I agree that NBFIs (Non-Bank Financial Institutions) such as CIFL play an important role even though the role is not that big. According to the SLCB, NBFIs share of the total financial sector accounts only 6.6%. Out of it CIFL’s share, accounts less than 0.06% and SLCB concludes that “therefore, the liquidity problem of CIFL will not affect the NBFI sector as a whole.” This conclusion is totally unprofessional for any central bank to make. The reason is that the crisis it creates in the market and in the people’s lives does not correspond to its insignificance in terms of total market share of CIFL. It created a big crisis and suspicion of the stability of the sector. The reason is that the financial industry is totally depends on the trust of depositors.
No bank or financial institution is too big to bring down by the depositors if the 10% of deposits are withdrawn at any one day. This is true even for the largest bank in Sri Lanka namely Bank of Ceylon. Trust and confidence are the most important words in financial sector and SLCB has the primary responsibility to ensure that depositors have the utmost trust and confidence, assuring them that all their deposits will be safe even though the SLCB is technically/legally liable to pay only up to Rs.200,000/= per depositor when a deposit accepting financial institution fails. This is the promise that is missing in the “notice to the public.” If the SLCB truly holds that promise which it should, then the process of reviving of CIFL would be totally different than it is now.
Getting back to the policy issue I want to question as to whether SLCB should allow NBFIs to accept deposits. I would say no. Let me explain why.
Peoples’ savings are deposited usually in banks. In general banks are of two types. One type is call “designated commercial banks” and the other type call “saving or/and development banks.” The simple difference is that the designated commercial banks can create money known as “credit money” when they grant loans but the rest of the banks can’t do this. Due to this very nature of the designated commercial banks, they are the back-bone of the monetary system. They need peoples’ deposits to do this business. In terms of the country’s economic growth the system needs to create new money on demand-and-supply basis and also must be able to shrink money supply when it is needed. This can only be done by designated commercial banks. No other type of banks or NBFIs can do this. By this measure, even though designated commercial banks make profits, those banks directly perform an invaluable macroeconomic activity.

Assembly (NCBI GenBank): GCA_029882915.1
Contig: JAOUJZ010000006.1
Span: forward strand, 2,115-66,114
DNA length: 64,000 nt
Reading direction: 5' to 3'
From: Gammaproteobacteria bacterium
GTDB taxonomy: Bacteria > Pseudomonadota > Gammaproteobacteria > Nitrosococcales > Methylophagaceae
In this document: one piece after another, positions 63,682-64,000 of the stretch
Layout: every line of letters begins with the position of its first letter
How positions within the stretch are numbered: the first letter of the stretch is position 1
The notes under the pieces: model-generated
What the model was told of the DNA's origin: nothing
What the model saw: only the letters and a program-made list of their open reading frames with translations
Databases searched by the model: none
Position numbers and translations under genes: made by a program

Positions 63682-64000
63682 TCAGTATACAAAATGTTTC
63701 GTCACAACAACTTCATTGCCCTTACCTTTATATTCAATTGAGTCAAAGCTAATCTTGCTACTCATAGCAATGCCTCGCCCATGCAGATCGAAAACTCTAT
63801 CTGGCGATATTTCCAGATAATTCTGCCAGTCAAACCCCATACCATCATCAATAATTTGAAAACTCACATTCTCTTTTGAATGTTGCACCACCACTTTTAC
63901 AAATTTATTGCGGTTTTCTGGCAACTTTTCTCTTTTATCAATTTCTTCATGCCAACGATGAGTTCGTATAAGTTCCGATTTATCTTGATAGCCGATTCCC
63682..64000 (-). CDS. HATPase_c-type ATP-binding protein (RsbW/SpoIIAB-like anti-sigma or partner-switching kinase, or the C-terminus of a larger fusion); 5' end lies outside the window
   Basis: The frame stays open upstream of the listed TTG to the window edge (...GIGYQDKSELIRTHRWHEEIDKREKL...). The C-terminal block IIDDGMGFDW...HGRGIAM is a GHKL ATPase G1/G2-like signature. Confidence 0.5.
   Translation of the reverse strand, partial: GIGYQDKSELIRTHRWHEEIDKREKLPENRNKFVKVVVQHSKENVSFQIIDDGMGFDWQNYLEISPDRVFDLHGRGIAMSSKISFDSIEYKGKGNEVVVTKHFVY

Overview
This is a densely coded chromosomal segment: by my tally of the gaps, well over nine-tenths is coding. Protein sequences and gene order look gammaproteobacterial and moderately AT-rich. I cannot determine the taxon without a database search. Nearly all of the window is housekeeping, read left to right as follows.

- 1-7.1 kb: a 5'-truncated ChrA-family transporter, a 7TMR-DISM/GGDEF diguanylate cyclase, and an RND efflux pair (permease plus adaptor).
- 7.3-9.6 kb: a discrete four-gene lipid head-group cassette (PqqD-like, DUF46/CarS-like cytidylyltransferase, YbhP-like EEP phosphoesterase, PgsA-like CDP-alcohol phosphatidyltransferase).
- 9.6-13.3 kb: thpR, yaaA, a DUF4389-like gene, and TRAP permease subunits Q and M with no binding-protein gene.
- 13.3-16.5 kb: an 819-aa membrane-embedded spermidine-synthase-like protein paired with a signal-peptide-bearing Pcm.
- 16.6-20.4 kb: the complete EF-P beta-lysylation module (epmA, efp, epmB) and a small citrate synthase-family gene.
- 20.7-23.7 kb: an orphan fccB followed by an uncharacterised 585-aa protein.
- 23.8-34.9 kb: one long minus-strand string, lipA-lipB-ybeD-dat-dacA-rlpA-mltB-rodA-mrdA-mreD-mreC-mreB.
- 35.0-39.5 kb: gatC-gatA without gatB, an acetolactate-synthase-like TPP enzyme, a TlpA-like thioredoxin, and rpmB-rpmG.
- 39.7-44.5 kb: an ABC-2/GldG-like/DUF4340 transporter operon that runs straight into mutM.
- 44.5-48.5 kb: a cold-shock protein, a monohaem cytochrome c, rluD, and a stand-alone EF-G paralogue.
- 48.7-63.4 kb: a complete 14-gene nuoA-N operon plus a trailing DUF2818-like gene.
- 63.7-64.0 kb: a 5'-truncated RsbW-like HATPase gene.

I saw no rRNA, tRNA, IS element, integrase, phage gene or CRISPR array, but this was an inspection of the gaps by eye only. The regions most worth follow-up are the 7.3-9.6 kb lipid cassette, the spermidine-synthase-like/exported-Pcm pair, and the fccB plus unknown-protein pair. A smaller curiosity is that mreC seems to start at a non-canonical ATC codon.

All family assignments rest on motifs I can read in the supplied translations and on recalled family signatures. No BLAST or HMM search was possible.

In relative terms NBFIs are about making profits. So, why the country should allow them to accept deposits? NBFIs should not be allowed to compete for people’s deposits with banks. And also, due to this very nature of the operations of designated commercial banks they are resilient and very unlikely to collapse if the significant portion of their loan portfolio is not tied-up with fictitious capital of the financial market. As at now this risk is very minimal in Sri Lanka because still total bank assets to GDP ratio is around 84%. In Iceland this figure was over 1200% before the collapse of the financial sector in 2008 and in Ireland the same figure was 800% before the collapse.
However, NBFIs must do their businesses with equity of investors and with credit lines they arrange with banking institutions. If they get the CSE approval they would be able to mobilize capital through the issuance of shares. These should be the sources of capital or funds for NBFIs operations.
Therefore, I strongly suggest that SLCB must bring regulations to stop NBFIs accepting new deposits after giving them a fair grace period of time. In the event, SLCB would not have to monitor any NBFI which has zero deposits and CSE would take regulatory actions to hold NBFIs for best business practices. If SLCB thinks otherwise, now it is high time to explain their professional view on this matter rather than criticizing its rational critics with rhetoric.
Before I end this essay let me quote what I wrote in my book entitled “Indispensable Bad Debt” published in 2008 November.
“The market mechanism is an essential tool to ensure the use of social resources efficiently in production…Even highly sophisticated central planners cannot do it more efficiently that market mechanism. The market mechanism itself is the best planning tool… The market process gives the meaning to money and justifies its existence. In turn, the money system provides the infrastructural base for the market to function” (Page 64 & 66).
In brief if the financial system fails, then production system fails. The subject of monetary infrastructure comes under the purview of the Central Bank in any country. This is very reason I uphold Central Bank as the most important economic institution in any country and suggest that it should be free from politics and must be free from private sector influences. Hence in the same book I wrote “… the Central Bank should be the fourth independent branch of the government” (Page 97). This is what we think about central banking and its professional duty.
I think the SLCB did a great disservice to itself by issuing the said “Notice To The Public.”